In general, supply chain management (SCM) aims to accelerate internal and external material, information and financial flows and achieve significant increases in performance through better coordination of the value chain and increased collaboration between the various supply chain partners. This can involve, for example, higher product availability, shorter delivery times, lower capital commitment or lower production and logistics costs. SCM relies heavily on changing business processes in conjunction with software-supported tools. This undoubtedly entails the risk of creating unnecessarily high IT complexity. Nevertheless, SCM provides a large number of modern procedures for success-critical processes and thus closes gaps in the traditional lean approach. Examples of this are:

  • Strategic network optimization: How many production sites or storage locations are cost-optimal, where should they be located geographically, how are the products distributed among the locations?
  • Master planning or production program planning: How should you react to seasonal or dynamic demand trends? What is the best way to distribute production over time? What is the geographical distribution of production across different plants? Which suppliers with which quantities?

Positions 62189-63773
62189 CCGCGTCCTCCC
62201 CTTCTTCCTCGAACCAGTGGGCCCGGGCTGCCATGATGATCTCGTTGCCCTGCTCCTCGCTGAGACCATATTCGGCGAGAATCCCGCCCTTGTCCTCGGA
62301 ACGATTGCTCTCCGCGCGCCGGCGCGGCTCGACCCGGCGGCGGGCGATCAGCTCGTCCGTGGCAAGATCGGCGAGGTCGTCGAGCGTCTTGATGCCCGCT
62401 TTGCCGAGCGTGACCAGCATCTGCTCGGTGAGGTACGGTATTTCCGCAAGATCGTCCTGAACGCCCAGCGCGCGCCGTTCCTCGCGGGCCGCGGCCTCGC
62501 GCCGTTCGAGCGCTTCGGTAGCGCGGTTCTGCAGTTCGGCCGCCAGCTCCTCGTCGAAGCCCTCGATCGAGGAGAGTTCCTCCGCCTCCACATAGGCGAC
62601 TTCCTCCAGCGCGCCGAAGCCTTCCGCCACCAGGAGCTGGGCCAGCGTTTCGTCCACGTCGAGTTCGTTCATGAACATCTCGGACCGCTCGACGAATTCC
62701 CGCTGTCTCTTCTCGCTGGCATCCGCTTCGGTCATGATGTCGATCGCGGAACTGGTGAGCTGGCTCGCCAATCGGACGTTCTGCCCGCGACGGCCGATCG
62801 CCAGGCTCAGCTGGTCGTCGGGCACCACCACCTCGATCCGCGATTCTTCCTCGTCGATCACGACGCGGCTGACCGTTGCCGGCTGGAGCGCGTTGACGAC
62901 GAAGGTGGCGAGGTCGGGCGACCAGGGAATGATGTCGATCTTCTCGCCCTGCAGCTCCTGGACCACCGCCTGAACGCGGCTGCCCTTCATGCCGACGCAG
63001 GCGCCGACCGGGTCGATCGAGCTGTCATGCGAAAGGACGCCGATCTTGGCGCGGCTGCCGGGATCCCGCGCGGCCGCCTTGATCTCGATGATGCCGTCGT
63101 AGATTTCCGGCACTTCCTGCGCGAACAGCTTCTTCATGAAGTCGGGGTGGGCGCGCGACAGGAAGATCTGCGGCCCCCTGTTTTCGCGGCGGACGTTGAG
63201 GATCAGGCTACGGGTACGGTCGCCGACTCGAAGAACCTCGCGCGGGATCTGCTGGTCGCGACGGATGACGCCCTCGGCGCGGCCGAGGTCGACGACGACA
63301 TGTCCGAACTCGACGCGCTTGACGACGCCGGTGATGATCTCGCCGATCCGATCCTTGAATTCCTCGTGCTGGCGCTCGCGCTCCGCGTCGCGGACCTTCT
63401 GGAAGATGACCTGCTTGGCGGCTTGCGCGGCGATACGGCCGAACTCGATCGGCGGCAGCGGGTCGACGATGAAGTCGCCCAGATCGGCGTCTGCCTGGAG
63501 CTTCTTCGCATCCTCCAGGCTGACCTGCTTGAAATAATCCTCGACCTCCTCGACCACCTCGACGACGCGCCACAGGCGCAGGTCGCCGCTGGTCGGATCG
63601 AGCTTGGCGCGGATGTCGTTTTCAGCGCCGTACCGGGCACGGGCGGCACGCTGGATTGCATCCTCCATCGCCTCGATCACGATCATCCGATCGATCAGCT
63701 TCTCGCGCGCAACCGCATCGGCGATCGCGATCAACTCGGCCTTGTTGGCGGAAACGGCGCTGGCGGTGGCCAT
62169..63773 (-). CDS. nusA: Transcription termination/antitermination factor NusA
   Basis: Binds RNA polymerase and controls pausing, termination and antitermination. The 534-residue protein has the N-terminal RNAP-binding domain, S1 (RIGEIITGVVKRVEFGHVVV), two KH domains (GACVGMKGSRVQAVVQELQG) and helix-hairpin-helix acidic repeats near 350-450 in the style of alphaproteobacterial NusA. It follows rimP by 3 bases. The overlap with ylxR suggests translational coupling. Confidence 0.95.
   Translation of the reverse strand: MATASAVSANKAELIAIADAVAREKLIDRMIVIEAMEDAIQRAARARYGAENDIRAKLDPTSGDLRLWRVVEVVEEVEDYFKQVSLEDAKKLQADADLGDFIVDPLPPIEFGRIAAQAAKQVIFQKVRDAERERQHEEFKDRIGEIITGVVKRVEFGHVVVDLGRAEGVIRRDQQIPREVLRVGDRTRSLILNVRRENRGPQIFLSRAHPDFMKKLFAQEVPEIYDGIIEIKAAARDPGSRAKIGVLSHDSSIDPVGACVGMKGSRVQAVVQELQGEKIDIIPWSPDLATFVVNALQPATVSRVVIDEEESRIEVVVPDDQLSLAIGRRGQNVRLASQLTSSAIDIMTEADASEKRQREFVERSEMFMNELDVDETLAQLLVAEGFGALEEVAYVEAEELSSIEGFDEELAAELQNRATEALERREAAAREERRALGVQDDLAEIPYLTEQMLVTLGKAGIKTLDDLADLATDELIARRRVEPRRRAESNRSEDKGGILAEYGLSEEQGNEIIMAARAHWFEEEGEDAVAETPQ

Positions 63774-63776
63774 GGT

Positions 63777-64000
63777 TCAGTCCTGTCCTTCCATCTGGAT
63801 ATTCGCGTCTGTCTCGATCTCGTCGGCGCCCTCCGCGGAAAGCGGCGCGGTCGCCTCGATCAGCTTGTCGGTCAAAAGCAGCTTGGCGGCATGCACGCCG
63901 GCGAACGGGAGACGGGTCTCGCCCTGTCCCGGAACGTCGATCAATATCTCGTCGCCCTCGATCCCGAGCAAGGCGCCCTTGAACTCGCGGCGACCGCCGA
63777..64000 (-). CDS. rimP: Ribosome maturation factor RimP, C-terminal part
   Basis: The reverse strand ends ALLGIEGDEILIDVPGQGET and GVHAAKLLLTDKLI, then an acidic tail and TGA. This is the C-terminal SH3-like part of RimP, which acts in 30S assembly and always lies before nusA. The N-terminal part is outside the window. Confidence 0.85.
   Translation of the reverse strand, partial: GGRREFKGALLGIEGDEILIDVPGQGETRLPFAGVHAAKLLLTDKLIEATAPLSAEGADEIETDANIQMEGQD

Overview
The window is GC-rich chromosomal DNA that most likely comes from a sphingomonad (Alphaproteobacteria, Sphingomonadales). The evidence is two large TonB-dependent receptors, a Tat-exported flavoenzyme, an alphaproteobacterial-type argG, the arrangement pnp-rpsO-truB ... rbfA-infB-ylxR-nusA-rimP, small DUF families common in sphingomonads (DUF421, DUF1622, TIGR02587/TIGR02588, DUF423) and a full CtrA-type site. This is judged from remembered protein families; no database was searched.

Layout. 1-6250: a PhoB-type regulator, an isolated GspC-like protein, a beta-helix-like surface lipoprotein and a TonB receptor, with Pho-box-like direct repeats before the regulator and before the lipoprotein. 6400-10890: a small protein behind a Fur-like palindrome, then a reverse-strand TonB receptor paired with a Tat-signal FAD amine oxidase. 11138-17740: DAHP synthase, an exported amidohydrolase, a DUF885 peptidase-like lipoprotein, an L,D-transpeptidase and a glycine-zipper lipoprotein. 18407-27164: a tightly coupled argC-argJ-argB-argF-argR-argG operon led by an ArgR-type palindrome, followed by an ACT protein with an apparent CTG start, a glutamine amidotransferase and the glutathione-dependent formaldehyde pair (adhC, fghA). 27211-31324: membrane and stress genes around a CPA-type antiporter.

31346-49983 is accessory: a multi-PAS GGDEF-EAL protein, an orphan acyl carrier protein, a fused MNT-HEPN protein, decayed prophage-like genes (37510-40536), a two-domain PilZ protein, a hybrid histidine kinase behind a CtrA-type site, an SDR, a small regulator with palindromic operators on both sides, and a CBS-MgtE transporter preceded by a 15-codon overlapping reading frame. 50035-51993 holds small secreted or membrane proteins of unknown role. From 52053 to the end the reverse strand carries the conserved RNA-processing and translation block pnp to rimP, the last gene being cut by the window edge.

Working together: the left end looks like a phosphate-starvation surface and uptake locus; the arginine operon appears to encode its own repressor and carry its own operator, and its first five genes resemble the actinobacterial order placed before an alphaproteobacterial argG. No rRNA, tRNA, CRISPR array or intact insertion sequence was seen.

• Sales planning and inventory management: As market demand is uncertain and stochastic effects occur in the value chain, sales figures must be forecast with as much accuracy as possible and safety stocks must be maintained. Which level of the logistics network is optimal for this and how are stocks dimensioned?
  • Supply chain planning and control: On what date is a new customer order feasible? How do we recognize bottleneck situations (material, capacity, …) at an early stage? How are exceptional situations resolved in order to create a correct planning picture? What is the optimum sequence for a machine?

Lean production and supply chain management (SCM) are therefore by no means contradictory, but must be intelligently interlinked in order to develop new competitive advantages. One example of this is the aforementioned coordination of the value chain.


Lean management is an extremely powerful organizational and management concept which – if understood correctly and applied with a sense of proportion – can bring about massive improvements. However, lean is not a panacea. The successful introduction of lean principles requires a sufficiently deep understanding of the fundamentals, possibilities and also limitations. The lean concept must always be adapted to the specific company situation. Only a long-term roadmap over several years can ensure that the necessary change takes place in people’s minds.

Scientific Article